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Intercepting Entropy

God's will for the human spirit is that it would never suffer entropy.

From the editor

John Ortberg is a master communicator, whether through preaching or through writing. Preaching Today is blessed to have him as an editorial advisor and regular contributor. As you read this newest sermon from John, look for a few things: his redemptive use of humor (he's one of the best at this), the great lengths to which he'll go for clarity's sake (notice how he is always careful to define things), and his mastery at application (when you notice the transition into application, you'll see that this sermon fits his audience in California like a glove).


One of the wisest people I know is a man named Max Depree. For many years he was the CEO of an innovative Fortune 500 company called Herman Miller. Depree has written classic books on leadership and anchored the board of trustees at Fuller Seminary for 40 years. Max is asked to speak a lot about leadership, and at one session somebody asked him what the most difficult thing was that he personally had to work on. This was Max's response: "It's the interception of entropy."

Max's reply is where I got the title for this sermon. I now deeply regret the title, because all week long I've had people with advanced degrees in physics or mechanical engineering come up to me and ask, "Do you know what entropy is?" I believe entropy is a term from physics that has something to do with the second law of thermodynamics and the availability of energy. It speaks to the fact that the universe is winding down. If that's not technically correct in your field, I don't care. Some of you will have a burning passion after this message to help me be better informed about what entropy really is. I just want you to know: I don't care. For this message, here's the loose definition that we're using for entropy: everything that is left to itself has a tendency to deteriorate.

Entropy is a great enemy of the human spirit.

If you have ever bought a new car and driven it off the lot, you've witnessed entropy. You lose several thousand dollars as soon as it goes off the lot, because things have a way of deteriorating on their own. If you've ever seen a group of kids on summer vacation, you've noticed that by late August, when they're sitting around somebody's house and one of them says, "What do you want to do?" everybody else says, "I don't know; what do you want to do?" That's entropy. Everything when left on its own—when not given attention and energy—has a tendency to deteriorate. That's the way it works in human life. When you become apathetic or complacent or settle for the path of least resistance in some area of life, entropy sets in and dreams die and hopes fade. Then a terrible thing happens: you learn you can live with mediocrity. It's not a great life, but you can tolerate it.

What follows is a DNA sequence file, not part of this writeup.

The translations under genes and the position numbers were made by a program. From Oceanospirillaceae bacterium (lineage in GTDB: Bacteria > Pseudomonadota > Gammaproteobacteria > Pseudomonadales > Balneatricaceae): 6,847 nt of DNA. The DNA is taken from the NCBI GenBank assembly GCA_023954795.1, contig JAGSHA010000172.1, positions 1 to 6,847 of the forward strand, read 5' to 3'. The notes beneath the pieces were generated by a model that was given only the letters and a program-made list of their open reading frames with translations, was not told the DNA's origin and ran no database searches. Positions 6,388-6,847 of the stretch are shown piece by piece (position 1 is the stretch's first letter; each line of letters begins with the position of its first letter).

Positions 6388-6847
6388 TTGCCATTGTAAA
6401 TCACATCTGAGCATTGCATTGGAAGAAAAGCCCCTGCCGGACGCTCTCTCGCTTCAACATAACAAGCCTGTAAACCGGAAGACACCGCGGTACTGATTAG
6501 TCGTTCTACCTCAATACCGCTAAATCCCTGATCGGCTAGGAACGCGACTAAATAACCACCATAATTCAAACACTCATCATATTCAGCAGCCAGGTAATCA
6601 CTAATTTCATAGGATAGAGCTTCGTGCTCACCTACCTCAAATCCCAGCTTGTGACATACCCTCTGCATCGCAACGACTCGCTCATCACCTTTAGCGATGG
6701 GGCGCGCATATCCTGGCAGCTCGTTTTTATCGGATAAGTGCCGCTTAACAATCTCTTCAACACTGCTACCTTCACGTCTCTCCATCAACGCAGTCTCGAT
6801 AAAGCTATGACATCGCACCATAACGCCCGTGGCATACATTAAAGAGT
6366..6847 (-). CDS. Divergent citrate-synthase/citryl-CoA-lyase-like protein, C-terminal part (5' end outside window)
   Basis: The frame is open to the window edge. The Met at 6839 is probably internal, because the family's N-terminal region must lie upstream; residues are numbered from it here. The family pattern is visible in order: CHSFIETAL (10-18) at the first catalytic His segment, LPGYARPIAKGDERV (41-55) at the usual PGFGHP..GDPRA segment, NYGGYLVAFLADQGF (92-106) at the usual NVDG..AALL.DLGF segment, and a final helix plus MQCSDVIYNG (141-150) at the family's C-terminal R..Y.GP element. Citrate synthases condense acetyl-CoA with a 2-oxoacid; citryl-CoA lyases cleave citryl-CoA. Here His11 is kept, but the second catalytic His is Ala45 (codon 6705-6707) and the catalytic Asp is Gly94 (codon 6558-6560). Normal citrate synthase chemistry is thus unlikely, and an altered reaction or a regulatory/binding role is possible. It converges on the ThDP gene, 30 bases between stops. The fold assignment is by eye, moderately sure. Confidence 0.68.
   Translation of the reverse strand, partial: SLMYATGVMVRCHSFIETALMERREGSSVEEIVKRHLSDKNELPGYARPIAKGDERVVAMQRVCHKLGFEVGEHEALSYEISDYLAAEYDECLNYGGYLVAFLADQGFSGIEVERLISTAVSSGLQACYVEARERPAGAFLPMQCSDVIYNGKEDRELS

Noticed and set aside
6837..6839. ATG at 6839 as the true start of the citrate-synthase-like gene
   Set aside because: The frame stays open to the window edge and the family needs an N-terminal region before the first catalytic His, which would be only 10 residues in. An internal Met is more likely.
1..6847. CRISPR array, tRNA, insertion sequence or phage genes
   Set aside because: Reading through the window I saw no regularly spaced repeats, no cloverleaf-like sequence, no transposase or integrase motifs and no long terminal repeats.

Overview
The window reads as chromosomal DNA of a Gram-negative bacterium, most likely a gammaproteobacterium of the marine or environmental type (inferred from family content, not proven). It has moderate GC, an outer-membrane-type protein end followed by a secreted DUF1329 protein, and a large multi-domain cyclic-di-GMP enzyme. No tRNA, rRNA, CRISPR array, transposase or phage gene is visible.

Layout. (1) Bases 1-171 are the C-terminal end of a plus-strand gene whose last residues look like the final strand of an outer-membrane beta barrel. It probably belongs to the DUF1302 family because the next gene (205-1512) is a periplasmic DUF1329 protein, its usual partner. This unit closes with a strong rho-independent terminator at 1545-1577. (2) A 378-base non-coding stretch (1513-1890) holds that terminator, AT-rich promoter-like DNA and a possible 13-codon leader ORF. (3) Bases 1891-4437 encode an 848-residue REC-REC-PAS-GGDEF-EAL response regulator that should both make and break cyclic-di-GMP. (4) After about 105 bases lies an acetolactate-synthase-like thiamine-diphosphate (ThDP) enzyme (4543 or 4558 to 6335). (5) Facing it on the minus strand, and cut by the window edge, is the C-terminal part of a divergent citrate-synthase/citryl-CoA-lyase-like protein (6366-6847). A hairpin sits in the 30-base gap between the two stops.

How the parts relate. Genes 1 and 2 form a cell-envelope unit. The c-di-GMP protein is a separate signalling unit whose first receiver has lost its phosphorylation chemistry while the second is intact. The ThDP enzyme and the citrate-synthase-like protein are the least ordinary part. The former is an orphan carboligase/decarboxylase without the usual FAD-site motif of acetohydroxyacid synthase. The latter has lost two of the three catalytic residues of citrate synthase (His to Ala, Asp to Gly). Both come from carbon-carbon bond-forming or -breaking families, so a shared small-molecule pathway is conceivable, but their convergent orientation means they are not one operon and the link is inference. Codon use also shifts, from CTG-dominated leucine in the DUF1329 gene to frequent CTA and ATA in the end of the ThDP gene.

Entropy is a great enemy of the human spirit, so the writers of the Book of Proverbs have a lot to say about it. One thing they say is that the wise person is always on the lookout for early signs that entropy is setting in. Proverbs 27:23-24 shows us the picture of someone who has livestock and how they need to monitor its condition. Though the words speak of livestock, they are true in any area of life: "Be sure you know the condition of your flocks, give careful attention to your herds; for riches do not endure forever, and a crown is not secure for all generations." Everyday you have to be on the lookout for entropy. Though things might have been okay yesterday, that doesn't mean they stay okay forever. Put any important area of your life on autopilot, and risk entropy that is both subtle and destructive.

Over the years Max Depree has made a list of the signs that entropy is advancing. I want to read a few of the signs to you:

  • A tendency toward superficiality
  • Unresolved tension in key relationships
  • No longer having time for celebration and ritual
  • Confusing heroes and celebrities
  • A loss of gratitude
  • A vague, chronic sense of guilt

Entropy can damage every area of life: our friendships, our work, our families, our characters, and our finances. Entropy can certainly damage a church. When a church first gets started, it's a little group of people whose dream is to be used by God to touch their community. They realize there are poor people who could be helped; there are children that need to learn about God; there are people who are a million miles away from God and need to be reached, prayed for, and brought into the community to meet Christ. Over time, though, a really bad thing happens: entropy sets in and the dream dies. Entropy takes over in the church and the focus shifts from "What's God calling us to do in this world?" to more internal things. People go from living as servants to being consumers. They start to argue over stuff that doesn't matter.